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>> Jasmine France: It's Wednesday, June 30, I believe, yes. Yes, it is. And you are listening to the Crave podcast. I'm Jasmine France.
>> Donald Bell: And I'm Donald Bell.
>> Jasmine France: And just screwed me all up moving it to Wednesday. Of course, it was my own fault, but --
>> Donald Bell: It has to be Tuesday. We have to time travel.
>> Jasmine France: It always has to be Tuesday. So we have plenty to talk about today. But we're just going to try not to bore you.
>> Donald Bell: Yeah --
>> Jasmine France: You know though we always do.
>> Donald Bell: We always do, and I've always been tempted to do the first thing right off the bat, is to talk about the thing that everyone's already talking about, but man, jasmine and I are both craving this pretty badly, so we have to fit this in.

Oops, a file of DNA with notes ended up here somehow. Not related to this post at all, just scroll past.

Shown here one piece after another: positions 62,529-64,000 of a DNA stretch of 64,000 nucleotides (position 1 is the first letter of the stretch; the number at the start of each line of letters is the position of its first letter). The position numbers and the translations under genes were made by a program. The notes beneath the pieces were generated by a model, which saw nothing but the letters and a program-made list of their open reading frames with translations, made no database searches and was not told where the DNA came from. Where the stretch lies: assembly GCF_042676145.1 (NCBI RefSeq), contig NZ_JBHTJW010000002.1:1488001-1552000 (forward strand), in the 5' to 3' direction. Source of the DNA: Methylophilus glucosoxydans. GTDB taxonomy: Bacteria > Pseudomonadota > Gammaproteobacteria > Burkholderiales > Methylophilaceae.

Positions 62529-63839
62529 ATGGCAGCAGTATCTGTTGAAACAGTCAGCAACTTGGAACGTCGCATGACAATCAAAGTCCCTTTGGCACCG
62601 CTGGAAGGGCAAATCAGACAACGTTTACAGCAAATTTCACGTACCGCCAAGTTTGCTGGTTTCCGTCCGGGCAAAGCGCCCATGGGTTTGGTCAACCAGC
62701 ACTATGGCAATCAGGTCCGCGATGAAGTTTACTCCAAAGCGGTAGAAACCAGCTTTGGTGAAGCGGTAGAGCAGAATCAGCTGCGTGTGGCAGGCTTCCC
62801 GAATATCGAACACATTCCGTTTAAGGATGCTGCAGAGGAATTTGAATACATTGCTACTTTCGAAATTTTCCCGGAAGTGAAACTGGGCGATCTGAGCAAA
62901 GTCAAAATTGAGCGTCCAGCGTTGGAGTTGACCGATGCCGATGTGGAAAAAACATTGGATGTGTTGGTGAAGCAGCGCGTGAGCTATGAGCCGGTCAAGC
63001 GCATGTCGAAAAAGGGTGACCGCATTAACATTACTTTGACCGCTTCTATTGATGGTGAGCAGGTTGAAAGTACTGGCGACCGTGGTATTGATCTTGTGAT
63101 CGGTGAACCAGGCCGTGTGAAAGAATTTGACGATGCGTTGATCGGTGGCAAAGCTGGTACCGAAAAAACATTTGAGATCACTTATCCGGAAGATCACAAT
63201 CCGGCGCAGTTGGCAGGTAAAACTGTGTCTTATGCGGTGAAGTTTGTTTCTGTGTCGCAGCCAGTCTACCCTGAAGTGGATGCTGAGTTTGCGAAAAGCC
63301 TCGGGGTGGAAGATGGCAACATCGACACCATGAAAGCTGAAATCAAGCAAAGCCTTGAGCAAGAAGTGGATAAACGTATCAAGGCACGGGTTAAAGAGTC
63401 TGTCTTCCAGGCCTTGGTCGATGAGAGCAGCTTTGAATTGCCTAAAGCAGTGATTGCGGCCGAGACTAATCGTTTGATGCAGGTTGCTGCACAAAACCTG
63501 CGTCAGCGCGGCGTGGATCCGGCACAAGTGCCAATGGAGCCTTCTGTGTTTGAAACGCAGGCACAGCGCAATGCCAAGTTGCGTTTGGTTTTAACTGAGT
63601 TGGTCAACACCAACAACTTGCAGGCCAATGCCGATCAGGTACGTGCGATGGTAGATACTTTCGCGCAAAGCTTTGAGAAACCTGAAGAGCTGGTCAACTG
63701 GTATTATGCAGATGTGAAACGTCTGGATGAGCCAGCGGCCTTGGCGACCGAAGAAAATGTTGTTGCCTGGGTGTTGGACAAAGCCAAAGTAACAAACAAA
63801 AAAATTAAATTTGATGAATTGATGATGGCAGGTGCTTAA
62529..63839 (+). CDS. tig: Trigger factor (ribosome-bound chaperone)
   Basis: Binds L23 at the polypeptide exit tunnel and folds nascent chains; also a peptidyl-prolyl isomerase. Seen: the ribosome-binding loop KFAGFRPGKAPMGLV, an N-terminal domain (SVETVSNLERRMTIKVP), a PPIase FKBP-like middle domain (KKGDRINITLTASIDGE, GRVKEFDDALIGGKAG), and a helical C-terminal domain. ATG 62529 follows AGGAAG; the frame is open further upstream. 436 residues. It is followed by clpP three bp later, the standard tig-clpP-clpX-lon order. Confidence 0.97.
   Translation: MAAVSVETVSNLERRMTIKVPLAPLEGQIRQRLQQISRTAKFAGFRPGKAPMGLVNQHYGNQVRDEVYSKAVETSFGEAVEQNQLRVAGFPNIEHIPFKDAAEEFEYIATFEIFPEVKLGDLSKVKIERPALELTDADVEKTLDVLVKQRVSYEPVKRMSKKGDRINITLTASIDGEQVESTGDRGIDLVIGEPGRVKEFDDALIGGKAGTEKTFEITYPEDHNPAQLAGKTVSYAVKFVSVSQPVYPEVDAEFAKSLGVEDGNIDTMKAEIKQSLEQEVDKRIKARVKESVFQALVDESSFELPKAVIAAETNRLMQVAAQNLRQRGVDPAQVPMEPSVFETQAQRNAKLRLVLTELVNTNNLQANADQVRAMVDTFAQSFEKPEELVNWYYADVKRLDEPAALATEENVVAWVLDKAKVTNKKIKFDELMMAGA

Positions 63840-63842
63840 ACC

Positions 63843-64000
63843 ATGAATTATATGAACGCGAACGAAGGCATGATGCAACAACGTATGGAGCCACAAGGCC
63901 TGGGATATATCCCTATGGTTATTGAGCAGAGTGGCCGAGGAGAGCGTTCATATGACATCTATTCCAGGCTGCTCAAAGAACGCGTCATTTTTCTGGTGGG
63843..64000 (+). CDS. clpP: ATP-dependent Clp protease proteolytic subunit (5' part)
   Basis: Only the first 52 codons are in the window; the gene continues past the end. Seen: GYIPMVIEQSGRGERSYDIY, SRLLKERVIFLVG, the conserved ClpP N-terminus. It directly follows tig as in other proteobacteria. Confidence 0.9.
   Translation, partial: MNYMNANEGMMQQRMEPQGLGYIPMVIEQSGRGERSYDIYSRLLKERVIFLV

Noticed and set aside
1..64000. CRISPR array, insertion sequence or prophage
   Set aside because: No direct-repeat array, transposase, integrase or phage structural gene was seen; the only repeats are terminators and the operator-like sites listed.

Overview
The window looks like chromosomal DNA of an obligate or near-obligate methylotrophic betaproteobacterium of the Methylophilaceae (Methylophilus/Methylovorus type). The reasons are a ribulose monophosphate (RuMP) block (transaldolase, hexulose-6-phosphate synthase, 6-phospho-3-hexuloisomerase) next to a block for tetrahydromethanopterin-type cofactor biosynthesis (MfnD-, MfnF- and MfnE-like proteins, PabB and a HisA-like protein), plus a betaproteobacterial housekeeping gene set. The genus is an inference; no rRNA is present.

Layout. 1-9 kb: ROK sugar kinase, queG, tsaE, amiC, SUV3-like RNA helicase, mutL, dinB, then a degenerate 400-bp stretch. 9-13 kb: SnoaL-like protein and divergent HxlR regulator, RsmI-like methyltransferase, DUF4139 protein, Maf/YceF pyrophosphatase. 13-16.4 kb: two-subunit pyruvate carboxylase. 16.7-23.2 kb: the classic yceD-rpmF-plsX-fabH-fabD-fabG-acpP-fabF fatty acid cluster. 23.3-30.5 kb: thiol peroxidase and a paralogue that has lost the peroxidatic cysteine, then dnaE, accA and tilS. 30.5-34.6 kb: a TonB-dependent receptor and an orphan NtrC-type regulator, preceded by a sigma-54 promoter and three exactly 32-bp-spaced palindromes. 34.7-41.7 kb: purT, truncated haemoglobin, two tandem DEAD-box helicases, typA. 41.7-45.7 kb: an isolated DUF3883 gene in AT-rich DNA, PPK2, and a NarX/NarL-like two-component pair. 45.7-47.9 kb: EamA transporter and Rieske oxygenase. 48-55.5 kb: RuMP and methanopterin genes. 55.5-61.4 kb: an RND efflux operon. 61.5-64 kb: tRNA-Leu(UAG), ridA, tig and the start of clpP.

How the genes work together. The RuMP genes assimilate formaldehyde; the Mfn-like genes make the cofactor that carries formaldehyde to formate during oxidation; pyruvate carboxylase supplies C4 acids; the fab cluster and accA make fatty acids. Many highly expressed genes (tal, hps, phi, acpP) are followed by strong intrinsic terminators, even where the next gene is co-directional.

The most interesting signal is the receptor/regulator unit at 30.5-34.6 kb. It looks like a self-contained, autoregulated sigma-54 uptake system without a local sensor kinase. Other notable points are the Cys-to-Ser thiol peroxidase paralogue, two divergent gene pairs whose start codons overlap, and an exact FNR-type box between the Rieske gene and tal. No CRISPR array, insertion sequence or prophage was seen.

>> Jasmine France: I'm real excited about it.
>> Donald Bell: And this is Hulu Plus. This is an announcement yesterday that Hulu is coming to all sorts of devices, including the iPad, the iPhone, and Xbox, the PS3, all kinds of stuff, and bringing the entire catalog of Hulu content, unrestricted, full seasons of your favorite TV shows and all that stuff for 9.99 per month. This has been a subscription option that people have been talking about for a long time coming, and it's finally here -- or at least it's coming out to a few different devices right now, and there's, I think, a few different beta people who were getting access to -- to at least Hulu on the iPhone and the iPod.
>> Jasmine France: Which, if you follow on Twitter, I think, or you "like" them on Facebook, you may be one of the first few people to be invited to their waves of, you know, beta testing for the Plus -- for the Plus subscription. Now, I feel it's important to mention here that free Hulu is not going away.